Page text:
Sir Samuel Shepherd
|Solicitor General for England and Wales|
December 1813 - 1817
|Attorney General for England and Wales|
1817 - June 1819
|Lord Chief Baron of the Scottish Court of Exchequer|
June 1819 - February 1830
|Born||6 April 1760|
|Died||3 November 1840(aged 80)|
|Alma mater||Merchant Taylors' School|
|Profession||Barrister, Judge, Politician|
Sir Samuel Shepherd KS PC FRSE (6 April 1760 – 3 November 1840) was a British barrister, judge and politician who served as Attorney General for England and Wales and Lord Chief Baron of the Scottish Court of Exchequer.
Shepherd was born on 6 April 1760 to Henry Shepherd, a London jeweller. From 1773 to 1774 he was educated at Merchant Taylors' School and then at a different school in Chiswick, entering the Inner Temple in July 1776. After a pupillage under Charles Runnington he was called to the Bar on 23 November 1781. He soon joined the home circuit, a place where, along with the Court of Common Pleas, he had great success. From 1790 onwards he gradually became deaf, rejecting the honour of being made a King's Counsel in 1793 but accepting a promotion to Serjeant-at-Law in 1796, becoming a King's Serjeant the next year and, after the death of Serjeant Cockell, King's Ancient Serjeant. In 1812 he became Solicitor-General of the Duchy of Cornwall.
In December 1813, Shepherd was made Solicitor General for England and Wales, and returned to Parliament for Dorchester on 11 April 1814. He received a knighthood from the Prince Regent on 11 May 1814, and became Attorney General for England and Wales in 1817. Shepherd was an excellent and popular lawyer, who would have become far more successful if it was not for his deafness; he refused the offices of both Lord Chief Justice of the Court of King's Bench and Chief Justice of the Common Pleas, partly due to his deafness and partly because he refused to hold a judicial office that involved the trial of prisoners. In London his address was 38 Bloomsbury Square.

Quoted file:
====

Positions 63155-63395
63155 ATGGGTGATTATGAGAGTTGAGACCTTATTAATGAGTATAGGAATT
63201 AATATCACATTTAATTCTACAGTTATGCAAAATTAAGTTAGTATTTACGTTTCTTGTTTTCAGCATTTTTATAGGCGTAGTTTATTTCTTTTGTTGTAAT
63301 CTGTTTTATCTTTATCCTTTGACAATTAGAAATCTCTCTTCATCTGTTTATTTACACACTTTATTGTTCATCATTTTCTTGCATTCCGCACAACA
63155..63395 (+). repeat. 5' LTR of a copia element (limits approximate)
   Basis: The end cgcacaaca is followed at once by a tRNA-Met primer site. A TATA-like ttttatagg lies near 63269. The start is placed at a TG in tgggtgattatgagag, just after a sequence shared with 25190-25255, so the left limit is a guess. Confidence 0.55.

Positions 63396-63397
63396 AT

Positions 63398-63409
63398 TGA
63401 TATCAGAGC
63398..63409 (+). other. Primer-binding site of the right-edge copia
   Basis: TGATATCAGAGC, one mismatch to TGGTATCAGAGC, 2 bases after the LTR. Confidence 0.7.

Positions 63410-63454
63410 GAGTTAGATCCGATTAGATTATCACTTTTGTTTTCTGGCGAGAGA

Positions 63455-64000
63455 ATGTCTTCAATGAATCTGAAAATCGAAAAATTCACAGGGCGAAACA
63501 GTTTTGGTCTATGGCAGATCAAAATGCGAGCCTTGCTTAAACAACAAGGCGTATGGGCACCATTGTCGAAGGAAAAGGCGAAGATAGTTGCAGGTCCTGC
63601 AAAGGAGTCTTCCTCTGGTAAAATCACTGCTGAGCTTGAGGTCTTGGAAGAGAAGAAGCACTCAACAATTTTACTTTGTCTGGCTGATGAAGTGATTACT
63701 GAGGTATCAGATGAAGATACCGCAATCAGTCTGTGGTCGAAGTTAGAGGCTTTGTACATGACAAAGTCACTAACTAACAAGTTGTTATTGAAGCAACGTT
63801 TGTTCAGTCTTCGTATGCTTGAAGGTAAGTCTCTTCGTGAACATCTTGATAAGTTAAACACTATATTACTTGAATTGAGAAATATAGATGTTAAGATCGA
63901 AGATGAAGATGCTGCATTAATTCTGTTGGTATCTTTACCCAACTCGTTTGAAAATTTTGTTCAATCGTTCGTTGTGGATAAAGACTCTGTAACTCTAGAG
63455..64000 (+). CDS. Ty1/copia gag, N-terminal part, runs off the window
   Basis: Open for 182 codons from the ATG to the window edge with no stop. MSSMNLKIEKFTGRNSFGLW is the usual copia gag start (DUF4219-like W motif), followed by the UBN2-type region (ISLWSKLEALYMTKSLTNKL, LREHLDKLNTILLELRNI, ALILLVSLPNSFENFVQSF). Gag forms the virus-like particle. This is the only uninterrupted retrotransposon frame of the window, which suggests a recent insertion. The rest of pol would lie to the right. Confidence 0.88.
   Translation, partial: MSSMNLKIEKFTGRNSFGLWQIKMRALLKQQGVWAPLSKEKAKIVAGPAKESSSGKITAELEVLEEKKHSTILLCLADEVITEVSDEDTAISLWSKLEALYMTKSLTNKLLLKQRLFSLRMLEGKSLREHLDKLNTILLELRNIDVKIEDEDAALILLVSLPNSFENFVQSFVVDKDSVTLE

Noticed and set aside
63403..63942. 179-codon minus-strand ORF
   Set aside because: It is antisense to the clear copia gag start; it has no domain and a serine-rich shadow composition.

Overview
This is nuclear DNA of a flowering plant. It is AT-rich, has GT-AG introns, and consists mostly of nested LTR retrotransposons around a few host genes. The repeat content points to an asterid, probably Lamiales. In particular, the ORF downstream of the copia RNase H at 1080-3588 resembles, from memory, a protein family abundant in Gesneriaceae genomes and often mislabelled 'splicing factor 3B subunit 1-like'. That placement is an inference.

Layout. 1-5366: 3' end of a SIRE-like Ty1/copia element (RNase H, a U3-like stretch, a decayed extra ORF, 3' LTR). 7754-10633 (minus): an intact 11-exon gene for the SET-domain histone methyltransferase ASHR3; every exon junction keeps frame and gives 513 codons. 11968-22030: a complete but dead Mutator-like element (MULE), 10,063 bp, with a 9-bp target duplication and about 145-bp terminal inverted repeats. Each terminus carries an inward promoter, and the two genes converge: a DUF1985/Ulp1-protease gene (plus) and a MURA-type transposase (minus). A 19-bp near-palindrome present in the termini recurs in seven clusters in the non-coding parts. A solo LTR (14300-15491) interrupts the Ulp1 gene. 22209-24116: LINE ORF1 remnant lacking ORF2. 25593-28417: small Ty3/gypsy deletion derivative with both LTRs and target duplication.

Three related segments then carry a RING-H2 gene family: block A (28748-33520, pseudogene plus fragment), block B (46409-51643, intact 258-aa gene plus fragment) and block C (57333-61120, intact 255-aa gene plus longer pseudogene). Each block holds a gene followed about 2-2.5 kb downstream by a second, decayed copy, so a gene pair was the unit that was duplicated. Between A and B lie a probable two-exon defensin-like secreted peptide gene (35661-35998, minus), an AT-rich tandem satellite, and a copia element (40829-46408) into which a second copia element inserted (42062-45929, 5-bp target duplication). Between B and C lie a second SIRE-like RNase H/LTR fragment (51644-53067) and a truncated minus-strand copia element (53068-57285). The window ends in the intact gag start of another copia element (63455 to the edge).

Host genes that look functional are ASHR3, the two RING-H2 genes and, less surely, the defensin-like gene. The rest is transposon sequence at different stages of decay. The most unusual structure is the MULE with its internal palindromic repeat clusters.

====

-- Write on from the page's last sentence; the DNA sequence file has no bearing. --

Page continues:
In June 1819 he accepted the position of Lord Chief Baron of the Scottish Court of Exchequer, becoming a member of the Privy Council on 23 July, and as Lord Chief Baron advised Scottish judges on the application of English treason law to the participants of the Radical War. He moved to Edinburgh living at Newington House.
In 1820 he was elected a Fellow of the Royal Society of Edinburgh. His proposers were Sir William Adam of Blair Adam, Henry Mackenzie and Thomas Charles Hope. He served as the Society's Vice President from 1823 to 1830.
Newington House stood on what is now Blacket Avenue and was demolished in 1966.
Their son Henry John Shepherd KC (d.1866) was a legal author.
|Parliament of the United Kingdom|
William à Court
| Member of Parliament for Dorchester
With: Robert Williams
| Solicitor-General of the Duchy of Cornwall
William Draper Best
Sir Robert Dallas
| Solicitor General
Sir Robert Gifford
Sir William Garrow
| Attorney General
Sir Robert Gifford